That is why it is imperative to protect and preserve existing trees in a construction zone to ensure their overall health and vigor during and after the construction process and to prevent the tree from becoming a future liability due to damage caused during construction. Most people might not notice symptoms of tree decline caused by construction activities. Without proper protection, tree roots may be damaged by soil compaction or grade change. Trees are often damaged by construction equipment striking limbs or scraping the trunk. Utility trenches cutting across or through root tree root systems seriously undermine the mechanical stability of the tree while compromising the trees ability to absorb water and minerals from the soil.

In instances where historic or specimen trees were retained in and around development, those trees eventually had to be removed due to declining health conditions and the increased risk these trees possessed. Had they been better protected during the development process, there would have been increased likelihood of successful retention of these valuable assets.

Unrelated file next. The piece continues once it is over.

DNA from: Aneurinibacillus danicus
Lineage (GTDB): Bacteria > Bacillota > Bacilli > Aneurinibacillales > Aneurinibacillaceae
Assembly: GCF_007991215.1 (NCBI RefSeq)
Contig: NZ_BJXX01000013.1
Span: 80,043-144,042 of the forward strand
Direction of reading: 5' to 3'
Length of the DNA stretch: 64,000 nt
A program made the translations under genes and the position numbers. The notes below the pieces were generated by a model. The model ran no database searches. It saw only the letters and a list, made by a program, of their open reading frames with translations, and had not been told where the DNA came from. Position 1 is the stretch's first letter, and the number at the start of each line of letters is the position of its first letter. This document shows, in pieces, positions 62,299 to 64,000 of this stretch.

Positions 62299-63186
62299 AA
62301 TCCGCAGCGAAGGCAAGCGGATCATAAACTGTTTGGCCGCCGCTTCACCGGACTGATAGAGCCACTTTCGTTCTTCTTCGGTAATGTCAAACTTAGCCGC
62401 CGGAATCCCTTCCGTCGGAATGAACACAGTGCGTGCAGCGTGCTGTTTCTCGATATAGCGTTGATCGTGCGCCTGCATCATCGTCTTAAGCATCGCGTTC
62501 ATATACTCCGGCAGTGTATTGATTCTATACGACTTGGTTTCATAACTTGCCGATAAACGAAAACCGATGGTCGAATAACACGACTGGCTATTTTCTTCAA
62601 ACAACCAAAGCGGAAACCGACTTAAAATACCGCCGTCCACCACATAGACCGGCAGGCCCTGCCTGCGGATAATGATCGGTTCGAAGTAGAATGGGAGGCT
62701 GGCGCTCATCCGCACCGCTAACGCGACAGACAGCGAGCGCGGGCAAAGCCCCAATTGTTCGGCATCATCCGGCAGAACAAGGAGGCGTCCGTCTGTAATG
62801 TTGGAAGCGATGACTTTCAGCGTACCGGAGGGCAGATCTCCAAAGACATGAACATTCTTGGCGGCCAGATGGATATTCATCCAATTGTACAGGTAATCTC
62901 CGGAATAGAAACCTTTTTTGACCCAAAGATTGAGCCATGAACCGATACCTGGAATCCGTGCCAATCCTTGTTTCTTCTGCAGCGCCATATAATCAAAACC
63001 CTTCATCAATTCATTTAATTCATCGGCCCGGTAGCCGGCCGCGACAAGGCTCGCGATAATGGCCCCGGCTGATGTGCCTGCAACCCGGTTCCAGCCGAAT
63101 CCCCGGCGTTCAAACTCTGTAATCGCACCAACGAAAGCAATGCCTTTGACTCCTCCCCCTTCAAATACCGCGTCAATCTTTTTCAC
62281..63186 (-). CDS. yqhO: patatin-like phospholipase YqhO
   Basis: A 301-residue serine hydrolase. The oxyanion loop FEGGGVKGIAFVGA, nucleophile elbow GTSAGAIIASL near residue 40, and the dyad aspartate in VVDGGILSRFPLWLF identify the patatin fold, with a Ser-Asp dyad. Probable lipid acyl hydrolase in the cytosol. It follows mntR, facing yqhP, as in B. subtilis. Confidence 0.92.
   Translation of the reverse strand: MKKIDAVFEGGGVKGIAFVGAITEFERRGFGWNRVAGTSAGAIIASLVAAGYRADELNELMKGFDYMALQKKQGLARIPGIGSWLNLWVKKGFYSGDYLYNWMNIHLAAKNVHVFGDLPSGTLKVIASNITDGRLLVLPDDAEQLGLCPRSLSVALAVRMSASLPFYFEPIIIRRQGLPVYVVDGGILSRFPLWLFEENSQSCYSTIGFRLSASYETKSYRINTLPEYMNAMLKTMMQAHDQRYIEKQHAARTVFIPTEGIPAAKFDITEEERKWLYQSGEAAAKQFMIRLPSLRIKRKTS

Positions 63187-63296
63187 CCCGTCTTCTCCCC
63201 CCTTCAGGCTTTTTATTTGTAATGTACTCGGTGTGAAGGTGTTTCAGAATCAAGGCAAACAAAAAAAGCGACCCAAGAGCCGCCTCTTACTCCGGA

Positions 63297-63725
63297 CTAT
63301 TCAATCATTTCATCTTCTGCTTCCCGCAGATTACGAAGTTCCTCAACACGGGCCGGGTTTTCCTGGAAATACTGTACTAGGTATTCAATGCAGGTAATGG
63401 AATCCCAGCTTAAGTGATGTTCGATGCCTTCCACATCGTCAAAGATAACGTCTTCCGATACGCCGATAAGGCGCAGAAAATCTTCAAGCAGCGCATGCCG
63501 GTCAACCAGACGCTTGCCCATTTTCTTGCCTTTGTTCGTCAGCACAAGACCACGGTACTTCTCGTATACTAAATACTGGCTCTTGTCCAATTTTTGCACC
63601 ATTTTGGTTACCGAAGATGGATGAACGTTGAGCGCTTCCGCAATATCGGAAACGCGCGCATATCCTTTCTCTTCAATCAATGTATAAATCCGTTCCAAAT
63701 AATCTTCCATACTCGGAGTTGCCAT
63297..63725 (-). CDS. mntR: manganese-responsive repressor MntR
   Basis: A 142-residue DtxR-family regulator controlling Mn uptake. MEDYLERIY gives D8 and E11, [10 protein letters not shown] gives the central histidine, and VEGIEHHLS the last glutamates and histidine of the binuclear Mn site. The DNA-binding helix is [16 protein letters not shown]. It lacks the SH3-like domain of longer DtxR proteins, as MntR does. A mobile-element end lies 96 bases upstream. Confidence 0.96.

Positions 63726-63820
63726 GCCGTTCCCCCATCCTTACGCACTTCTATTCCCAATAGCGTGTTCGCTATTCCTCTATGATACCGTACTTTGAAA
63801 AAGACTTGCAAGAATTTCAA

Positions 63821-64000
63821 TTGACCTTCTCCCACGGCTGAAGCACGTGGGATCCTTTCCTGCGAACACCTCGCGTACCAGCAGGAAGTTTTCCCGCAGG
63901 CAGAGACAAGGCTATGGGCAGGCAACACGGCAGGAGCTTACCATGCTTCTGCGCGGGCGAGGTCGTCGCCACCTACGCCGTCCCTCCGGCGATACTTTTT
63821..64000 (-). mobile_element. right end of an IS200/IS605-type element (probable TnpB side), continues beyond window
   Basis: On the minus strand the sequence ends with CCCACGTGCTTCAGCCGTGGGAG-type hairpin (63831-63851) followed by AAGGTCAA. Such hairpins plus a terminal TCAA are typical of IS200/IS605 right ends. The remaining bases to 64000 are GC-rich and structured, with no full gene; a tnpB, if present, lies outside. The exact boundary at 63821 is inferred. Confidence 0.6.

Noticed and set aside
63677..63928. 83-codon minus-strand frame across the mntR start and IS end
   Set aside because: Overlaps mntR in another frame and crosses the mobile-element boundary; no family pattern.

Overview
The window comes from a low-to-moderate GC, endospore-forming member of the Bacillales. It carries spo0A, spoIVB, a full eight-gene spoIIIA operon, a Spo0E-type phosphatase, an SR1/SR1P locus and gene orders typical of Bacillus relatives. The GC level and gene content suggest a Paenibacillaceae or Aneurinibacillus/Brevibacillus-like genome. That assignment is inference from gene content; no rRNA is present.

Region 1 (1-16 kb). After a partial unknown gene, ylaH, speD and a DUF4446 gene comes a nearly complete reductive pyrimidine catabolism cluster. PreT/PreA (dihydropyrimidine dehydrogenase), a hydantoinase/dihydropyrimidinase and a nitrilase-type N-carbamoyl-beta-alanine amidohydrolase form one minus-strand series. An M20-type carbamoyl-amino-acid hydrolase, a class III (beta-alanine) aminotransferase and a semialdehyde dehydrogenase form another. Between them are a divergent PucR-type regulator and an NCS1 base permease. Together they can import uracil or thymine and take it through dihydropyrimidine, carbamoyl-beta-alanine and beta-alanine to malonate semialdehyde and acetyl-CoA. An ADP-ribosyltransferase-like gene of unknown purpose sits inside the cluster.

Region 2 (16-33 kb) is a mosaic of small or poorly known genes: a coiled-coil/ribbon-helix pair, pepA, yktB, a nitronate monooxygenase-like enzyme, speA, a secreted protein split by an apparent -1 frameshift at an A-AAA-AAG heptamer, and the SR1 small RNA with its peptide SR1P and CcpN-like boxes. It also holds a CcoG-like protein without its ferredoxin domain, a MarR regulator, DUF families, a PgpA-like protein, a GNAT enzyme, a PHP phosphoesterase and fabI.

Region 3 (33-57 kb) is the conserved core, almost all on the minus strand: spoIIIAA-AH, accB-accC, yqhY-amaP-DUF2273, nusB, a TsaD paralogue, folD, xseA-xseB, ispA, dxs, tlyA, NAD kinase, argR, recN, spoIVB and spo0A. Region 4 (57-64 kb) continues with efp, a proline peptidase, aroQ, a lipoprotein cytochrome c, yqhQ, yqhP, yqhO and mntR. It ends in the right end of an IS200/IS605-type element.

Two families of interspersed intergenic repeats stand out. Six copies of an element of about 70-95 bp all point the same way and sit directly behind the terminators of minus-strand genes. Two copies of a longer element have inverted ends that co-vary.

Managing Tree Risk Through Policy and Action

Let’s define a policy as a line of argument used to rationalize a given course of action. From an ownership standpoint, having a documented tree risk policy is extremely important. The policy provides a clearly defined direction and course of action for managing the risks associated with tree resources or assets. If a tree failure results in a legal action, having a documented policy is the basis for a legal defense. By having a tree risk management policy, Ownership demonstrates their legal duty to maintain their trees to protect the public and the actions they took to address the risk. Obviously, having a tree risk management policy is better than having no policy at all.

While a policy and procedures are best management practices for larger businesses and homeowner associations, an individual property or homeowner can benefit from a simplified annual inspection and maintenance program without having to have a written tree risk management program. By having a certified arborist inspect the trees annually and implementing the recommendations made in the inspection report, a property owner is demonstrating their duty to protect the public and reduce the risk associated with trees on their property. In so doing, the owner is building a basis for a legal defense in the event of tree related litigation.

Whose Duty is it Anyway?